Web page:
Here is a worrying aspect of the Yahoo breach.

Yahoo hacked

Everyone has heard about the personal information related to 500 million Yahoo accounts being stolen from Yahoo in 2014. There’s lots of helpful tips out there (and some here too), but some people may not realise that they have a Yahoo account.

Yahoo provides e-mail services to some big internet service providers (ISPs), over in the US AT&T, Rogers and Over on this side of the Atlantic Sky and BT are large ISPs operating in Ireland and the UK. Their e-mail services are powered by Yahoo.

There are reports that Sky and BT are contacting their customers, so that at least should hopefully highlight to those people that, yes, you do have a Yahoo account too, it’s just by a different name.

Helpful tip #1

A large amount of the Yahoo accounts will no doubt be dormant and no longer in use by their owners. I certainly had a Yahoo account quite some time ago, but I never associated it with myself (shock/horror – I lied on the Internet ?) or with any other account. The bad guys are welcome to it, as I know it can’t connect to me.

However if you used the same user name on a Yahoo account (dormant or not) on some other accounts (GMail, Facebook, LinkedIn, Microsoft, etc.) then the Yahoo account details could be tried by the evil doers against these other services.

Of course, you will have used the same password on them all, so that’ll make their life so much easier to ruin yours. ?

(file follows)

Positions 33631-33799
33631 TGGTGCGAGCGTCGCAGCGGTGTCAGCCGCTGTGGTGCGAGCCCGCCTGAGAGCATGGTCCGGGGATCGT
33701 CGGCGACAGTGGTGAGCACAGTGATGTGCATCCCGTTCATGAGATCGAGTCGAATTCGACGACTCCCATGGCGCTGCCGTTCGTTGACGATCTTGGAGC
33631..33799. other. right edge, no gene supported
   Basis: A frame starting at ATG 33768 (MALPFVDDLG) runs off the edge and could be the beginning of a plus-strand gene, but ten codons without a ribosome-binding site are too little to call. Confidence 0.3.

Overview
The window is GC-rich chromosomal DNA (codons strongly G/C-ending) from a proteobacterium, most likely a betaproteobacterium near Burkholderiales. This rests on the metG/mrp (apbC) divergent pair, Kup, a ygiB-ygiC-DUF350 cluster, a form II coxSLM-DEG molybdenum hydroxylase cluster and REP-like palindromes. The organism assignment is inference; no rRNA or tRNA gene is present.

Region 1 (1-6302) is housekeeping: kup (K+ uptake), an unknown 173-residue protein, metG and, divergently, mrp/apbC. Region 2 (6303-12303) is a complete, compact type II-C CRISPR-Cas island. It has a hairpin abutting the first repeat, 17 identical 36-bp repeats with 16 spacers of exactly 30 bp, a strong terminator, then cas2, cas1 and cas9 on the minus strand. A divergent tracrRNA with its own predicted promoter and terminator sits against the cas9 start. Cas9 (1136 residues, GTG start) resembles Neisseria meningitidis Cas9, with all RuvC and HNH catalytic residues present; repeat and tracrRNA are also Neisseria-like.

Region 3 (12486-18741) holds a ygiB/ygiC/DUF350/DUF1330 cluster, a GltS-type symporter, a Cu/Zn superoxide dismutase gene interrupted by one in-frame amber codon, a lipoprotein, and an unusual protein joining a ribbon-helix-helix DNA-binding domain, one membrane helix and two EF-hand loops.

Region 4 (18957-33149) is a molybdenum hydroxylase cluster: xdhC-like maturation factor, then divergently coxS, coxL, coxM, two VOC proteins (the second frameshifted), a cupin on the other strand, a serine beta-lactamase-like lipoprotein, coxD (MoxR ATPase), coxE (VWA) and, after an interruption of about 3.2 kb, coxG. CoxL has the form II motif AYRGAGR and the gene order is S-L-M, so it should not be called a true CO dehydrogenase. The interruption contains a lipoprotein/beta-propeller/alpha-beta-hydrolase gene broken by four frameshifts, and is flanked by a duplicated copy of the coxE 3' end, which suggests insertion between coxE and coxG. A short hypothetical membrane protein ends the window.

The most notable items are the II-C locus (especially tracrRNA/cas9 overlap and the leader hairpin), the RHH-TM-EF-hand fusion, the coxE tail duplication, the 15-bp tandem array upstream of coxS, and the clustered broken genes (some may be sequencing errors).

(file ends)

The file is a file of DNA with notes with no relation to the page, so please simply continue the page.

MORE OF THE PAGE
So the first tip is to change your Yahoo account password now. You should also change this password on all of the other online accounts that you use it on. However this time you might take the sensible decision and give every account a unique password. You can learn how to do this easily at the Internet Safety Training which L2 Cyber Security Solutions deliver. However if you struggle to come up with the means to do this, then you should invest in a Password Manager. This can do the hard work for you.

Helpful tip #2

On any on-line service that you use, if it has a means to implement, what is called, Two Factor Authentication, then turn it on NOW! I cannot stress how much this improves your security position just by turning this feature on.

I go into in more detail here, but briefly, if you are using Facebook or Dropbox (to name but two, there are dozens that subscribe to this method) you can download the Google Authenticator App onto your smart phone (available on Android and Apple). Then inside in the account security settings of your on-line service, activate the Two Factor Authentication, telling it you use Google Authenticator. It will put up a QR code on screen, which you show to the App and it will then start generating a 6 digit code that changes every 30 seconds.

So now what happens is that if you (or some evil doer) tries to sign on to your account from a different device or location, even if they have your password they will also now need the 6 digit code that is showing up on your Google Authenticator App. Without it, they get nowhere.

If the on-line service does not support Google Authenticator, then they might send you a text message instead. This is not quite as secure as the App, but it is better than nothing.

Helpful tip #3

It wasn’t just user name and passwords that were stolen, but details like date-of-birth, mobile phone number and answers to security questions.

Details like date-of-birth and mobile number are kinda hard to change, but the security questions are another concern. If you have some other on-line accounts that use the same security questions, now would be a good time to go and change these.

A much simpler solution would be to implement Two Factor Authentication, as outlined above.


The internet is a wonderful but dangerous place and there are a lot of bad guys who are making a lot of money from your accounts. So …